Seaway to open April 1, as high water ‘outflows’ to continue

News Analysis

Seaway to open April 1, as high water ‘outflows’ to continue
The International Joint Commission controls the flow of water through dams in Massena. (Source: WWNY)

WATERTOWN, N.Y. (WWNY) - The groups in charge of regulating water levels on Lake Ontario and the St. Lawrence River apparently plan to keep pushing vast amounts of water out of Lake Ontario through the month of March.

The International Lake Ontario-St. Lawrence River Board met Friday and took action, but has yet to say what, exactly, it decided on.

But in a statement Tuesday night, the St. Lawrence Seaway Development Corporation and the St. Lawrence Seaway Management Corporation (the groups responsible for shipping along Lake Ontario and the St. Lawrence) said the Seaway will open April 1 this year, because “the majority of benefits of lowering Lake Ontario levels by maintaining outflows above those safe for navigation in the Montreal / Lake Ontario Section of the Seaway occur before April 1.”

An outflow not ‘safe for navigation’ is roughly 367,000 cubic feet of water per second being released through the dam in Massena.

In 2019, the Seaway opened in late March. A significant delay in starting the shipping season would cost millions of dollars, shippers have warned.

“After that date, (April 1) the benefits for lowering Lake Ontario by maintaining outflows above those safe for navigation are significantly reduced,” according to the Seaway statement.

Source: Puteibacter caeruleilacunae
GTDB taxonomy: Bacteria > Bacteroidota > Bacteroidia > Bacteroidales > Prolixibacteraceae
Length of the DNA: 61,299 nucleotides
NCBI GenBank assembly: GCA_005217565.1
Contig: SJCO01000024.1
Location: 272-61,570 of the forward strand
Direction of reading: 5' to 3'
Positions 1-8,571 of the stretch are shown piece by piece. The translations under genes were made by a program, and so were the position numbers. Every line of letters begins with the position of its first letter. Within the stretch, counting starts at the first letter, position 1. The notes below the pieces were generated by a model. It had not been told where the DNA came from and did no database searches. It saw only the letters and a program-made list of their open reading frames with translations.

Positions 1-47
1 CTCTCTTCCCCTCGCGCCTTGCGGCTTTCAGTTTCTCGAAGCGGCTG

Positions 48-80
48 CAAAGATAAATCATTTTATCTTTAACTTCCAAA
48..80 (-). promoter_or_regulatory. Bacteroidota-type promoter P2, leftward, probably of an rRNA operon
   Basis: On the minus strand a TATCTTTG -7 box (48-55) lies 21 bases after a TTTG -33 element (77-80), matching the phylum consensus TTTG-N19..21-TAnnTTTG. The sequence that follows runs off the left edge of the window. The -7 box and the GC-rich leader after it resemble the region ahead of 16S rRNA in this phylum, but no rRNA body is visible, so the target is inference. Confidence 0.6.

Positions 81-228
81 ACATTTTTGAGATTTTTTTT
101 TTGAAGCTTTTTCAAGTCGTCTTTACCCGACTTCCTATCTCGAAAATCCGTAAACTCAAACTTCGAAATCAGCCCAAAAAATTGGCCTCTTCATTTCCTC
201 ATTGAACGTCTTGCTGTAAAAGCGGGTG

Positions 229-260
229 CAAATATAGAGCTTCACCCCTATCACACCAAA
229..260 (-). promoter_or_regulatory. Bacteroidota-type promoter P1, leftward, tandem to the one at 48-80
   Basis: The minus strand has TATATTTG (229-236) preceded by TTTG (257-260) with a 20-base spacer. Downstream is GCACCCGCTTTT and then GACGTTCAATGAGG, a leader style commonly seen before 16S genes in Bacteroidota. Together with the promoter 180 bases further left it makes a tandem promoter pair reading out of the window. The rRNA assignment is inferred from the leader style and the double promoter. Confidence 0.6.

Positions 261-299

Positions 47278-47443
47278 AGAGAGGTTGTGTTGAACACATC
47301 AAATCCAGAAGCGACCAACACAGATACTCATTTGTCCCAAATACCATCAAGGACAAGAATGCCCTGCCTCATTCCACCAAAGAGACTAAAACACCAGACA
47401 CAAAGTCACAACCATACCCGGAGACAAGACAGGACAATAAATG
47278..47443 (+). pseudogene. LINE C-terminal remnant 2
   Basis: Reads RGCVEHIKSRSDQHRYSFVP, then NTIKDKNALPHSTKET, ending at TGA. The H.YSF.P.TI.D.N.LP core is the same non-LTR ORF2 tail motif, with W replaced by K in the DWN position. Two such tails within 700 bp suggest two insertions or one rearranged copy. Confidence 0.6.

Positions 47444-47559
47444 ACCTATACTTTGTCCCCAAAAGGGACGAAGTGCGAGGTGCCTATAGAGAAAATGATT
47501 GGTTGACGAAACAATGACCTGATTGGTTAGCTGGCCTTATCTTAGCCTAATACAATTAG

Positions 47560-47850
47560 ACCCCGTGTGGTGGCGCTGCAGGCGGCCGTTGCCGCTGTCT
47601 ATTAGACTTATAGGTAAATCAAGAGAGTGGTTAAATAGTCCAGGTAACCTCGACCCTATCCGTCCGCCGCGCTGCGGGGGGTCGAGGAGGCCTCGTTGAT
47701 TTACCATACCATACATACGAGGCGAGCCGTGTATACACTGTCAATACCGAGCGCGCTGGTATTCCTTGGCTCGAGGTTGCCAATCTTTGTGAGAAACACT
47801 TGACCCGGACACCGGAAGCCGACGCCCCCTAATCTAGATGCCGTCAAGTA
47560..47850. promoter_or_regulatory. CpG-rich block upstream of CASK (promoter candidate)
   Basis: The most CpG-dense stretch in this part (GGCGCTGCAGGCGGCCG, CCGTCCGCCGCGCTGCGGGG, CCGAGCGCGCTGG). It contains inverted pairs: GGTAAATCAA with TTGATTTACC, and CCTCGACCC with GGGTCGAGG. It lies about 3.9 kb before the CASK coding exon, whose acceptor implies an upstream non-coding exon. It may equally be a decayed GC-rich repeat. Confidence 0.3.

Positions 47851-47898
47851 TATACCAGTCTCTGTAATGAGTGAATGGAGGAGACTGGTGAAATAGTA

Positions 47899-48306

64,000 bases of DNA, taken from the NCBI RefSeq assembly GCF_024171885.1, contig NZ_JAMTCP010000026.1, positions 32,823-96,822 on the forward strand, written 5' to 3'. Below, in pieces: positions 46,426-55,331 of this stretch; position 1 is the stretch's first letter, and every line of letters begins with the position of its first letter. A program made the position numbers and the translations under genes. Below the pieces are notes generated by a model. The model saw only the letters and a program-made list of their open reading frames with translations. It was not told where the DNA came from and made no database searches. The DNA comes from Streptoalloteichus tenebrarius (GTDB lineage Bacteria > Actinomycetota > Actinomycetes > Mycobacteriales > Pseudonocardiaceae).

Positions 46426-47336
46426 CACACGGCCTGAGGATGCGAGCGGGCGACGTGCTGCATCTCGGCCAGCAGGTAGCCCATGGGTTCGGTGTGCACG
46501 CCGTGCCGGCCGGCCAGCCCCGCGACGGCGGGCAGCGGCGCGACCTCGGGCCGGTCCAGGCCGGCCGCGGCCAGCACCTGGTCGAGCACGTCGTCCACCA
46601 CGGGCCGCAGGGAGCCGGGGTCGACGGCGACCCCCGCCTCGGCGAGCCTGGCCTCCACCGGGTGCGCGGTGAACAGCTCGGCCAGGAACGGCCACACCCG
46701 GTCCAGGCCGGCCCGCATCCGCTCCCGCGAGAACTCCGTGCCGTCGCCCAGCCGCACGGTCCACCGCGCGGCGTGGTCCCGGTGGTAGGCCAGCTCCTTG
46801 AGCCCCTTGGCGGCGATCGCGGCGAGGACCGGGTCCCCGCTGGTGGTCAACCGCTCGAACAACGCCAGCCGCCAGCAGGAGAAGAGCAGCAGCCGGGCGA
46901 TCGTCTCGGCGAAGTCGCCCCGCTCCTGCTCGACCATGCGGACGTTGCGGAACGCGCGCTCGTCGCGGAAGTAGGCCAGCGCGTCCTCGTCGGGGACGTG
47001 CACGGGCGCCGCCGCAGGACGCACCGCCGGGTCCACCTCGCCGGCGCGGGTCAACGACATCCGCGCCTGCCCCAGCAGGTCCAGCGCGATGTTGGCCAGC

Veteran Seaway watcher Michael Folsom pointed out Tuesday night that an April 1 opening date is really pretty consistent with years past.

In a FAQ on the season opening, the Seaway defended the April 1 open date this way: “delaying the opening of the Seaway by 12 days to April 1st is a difficult decision to communicate to our customers but we maintain that it is the reasonable thing to do under the current circumstances.”

The statement from the Seaway said a dry February and the record amount of water pushed out from Lake Ontario so far has reduced the odds of the lake flooding to 35 percent.

(Technical note: when we say April 1 is the date the Seaway opens, we’re talking about the Montreal-Lake Ontario section of the Seaway.)

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